Alexandra Kain

EDEN BIO: Paris Grows a Green Heart

by , 05/05/09

sustainable design, eden bio, green building, sustainable architecture, paris france, edouard francois, landscape architecture, green development

Villas des Vignoles or EDEN BIO is an entire block of public housing nestled in urban Paris. The newly unveiled dwellings are enclosed in a small alley with plenty of nooks and crannies for gardening, composting or even small rabbit hutches—as designer Edouard Francios so picturesquely envisioned. Green walls or vegetable facades will hug the exterior of the housing block, and in the coming months trees will begin to shoot off branches. The landscaping will continue to grow into its surroundings aging like a fine French wine.

The common method for greening up a construction site before it goes on the market is to blast Monsanto chemicals onto shallow soil. This results in a quick burst of green and, in a few years when the chemicals have gone elsewhere, the plants grow stagnant and brittle.

Francios preferred a more organic scene—drawing elements from permaculture and slow design. Deep beds of soil form the foundation where he planted small, organic plants based on their ability to thrive without pesticides or regular care. In time, leaves from the trees will coat the ground, decomposing into natural fertilizer for the ground plants creating a wild, self sustaining landscape.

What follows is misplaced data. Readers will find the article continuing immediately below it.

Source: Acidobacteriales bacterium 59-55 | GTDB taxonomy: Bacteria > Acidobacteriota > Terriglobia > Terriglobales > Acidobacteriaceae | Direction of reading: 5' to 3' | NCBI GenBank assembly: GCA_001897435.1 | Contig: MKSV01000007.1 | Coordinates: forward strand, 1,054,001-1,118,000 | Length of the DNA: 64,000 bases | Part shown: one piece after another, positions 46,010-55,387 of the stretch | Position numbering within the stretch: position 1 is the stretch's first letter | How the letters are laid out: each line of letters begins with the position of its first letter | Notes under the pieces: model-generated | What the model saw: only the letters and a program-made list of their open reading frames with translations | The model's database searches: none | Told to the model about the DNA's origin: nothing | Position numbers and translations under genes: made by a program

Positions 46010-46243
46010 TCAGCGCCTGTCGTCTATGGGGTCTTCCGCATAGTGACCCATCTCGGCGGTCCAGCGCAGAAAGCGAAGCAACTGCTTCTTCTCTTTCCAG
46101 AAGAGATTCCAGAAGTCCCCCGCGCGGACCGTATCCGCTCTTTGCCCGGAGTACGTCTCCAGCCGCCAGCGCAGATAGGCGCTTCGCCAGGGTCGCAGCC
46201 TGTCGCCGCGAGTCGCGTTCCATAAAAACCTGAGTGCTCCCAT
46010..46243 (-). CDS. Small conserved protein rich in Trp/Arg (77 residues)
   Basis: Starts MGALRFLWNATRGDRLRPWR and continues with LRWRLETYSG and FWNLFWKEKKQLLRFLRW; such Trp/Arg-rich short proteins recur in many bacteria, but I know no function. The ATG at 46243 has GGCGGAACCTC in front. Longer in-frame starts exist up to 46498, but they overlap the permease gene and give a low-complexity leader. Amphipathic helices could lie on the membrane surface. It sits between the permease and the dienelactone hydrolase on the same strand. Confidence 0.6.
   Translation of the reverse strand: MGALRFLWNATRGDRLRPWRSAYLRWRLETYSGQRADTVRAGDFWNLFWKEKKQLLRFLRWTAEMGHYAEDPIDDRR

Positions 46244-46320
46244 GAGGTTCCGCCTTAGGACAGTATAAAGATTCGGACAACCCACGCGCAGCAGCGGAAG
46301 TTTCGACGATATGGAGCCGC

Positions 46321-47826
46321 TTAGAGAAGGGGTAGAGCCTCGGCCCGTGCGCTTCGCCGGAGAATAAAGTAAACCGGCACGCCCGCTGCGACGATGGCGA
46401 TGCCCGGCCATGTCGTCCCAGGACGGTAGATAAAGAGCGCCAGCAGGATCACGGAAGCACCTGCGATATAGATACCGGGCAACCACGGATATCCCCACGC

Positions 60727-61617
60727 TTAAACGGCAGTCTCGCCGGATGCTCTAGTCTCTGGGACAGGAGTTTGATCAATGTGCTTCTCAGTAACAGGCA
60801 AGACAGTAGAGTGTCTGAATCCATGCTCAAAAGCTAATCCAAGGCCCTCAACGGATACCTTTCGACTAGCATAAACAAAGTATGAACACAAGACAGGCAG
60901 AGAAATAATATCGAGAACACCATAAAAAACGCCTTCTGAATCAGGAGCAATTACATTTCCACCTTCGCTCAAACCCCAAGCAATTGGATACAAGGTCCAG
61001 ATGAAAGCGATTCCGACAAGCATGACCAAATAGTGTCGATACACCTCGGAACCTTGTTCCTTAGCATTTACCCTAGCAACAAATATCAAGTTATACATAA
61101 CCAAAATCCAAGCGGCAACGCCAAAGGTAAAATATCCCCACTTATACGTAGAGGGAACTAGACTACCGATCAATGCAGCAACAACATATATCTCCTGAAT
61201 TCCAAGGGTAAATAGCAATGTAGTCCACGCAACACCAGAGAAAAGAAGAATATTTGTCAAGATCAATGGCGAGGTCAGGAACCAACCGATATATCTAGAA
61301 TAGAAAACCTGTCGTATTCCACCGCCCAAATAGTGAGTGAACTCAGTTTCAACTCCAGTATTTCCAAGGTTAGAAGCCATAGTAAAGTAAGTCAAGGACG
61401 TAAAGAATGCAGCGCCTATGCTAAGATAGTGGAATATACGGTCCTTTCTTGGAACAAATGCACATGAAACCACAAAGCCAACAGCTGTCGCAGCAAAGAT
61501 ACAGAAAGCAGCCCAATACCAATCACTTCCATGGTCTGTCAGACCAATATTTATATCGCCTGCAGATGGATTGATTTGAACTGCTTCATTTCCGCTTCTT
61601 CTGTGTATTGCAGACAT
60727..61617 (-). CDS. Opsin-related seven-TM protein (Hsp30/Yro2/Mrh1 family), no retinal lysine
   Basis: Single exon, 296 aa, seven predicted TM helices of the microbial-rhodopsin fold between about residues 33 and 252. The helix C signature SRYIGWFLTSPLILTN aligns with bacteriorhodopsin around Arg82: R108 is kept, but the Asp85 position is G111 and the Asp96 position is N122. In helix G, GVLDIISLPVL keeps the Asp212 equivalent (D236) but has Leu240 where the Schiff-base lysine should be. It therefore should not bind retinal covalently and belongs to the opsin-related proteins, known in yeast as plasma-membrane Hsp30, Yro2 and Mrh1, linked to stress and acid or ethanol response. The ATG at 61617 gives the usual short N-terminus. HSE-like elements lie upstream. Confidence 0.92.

+ Edouard Francios

Via Dezeen

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3 Comments

  1. cashmere May 7, 2009 at 8:18 pm

    I don\’t like the idea of rabbit hutches. If its a pet they should be indoors where they can have lots of room to roam and be free from the elements. If they\’re not a pet… I don\’t think they\’d be raising edible rabbits in Paris. A big chicken coup perhaps?

  2. trip May 6, 2009 at 8:01 pm

    Paris may have green permaculture under control, but wooden handrails, balustrades, and fencing on 3 story units and such? Very dangerous looking. Where are the steel or metal walkway handrails? Sorry, but this development looks undone, and I’ve seen a lot of modernist stuff. All the exposed buttress ‘wood’ stuff is over done. More hooey from architects who subject us to their theoretical eyesores.

  3. Ripe Green Ideas May 6, 2009 at 4:28 pm

    I have lived in this area of Paris for over 10 years. I saw the old houses/ruins before they were torn down, the project, the construction…
    It’s a fantastic area, but I am sad to say that I find it terrible that it is all fenced in and the whole area is closed of to the rest of the neighbors. We could walk through the little alleys, chat with neighbors…we no longer can. The buildings might be green, but fencing in is not very social…great shame. Lucky that the rest of the area has stayed true to the spirit of the neighborhood.

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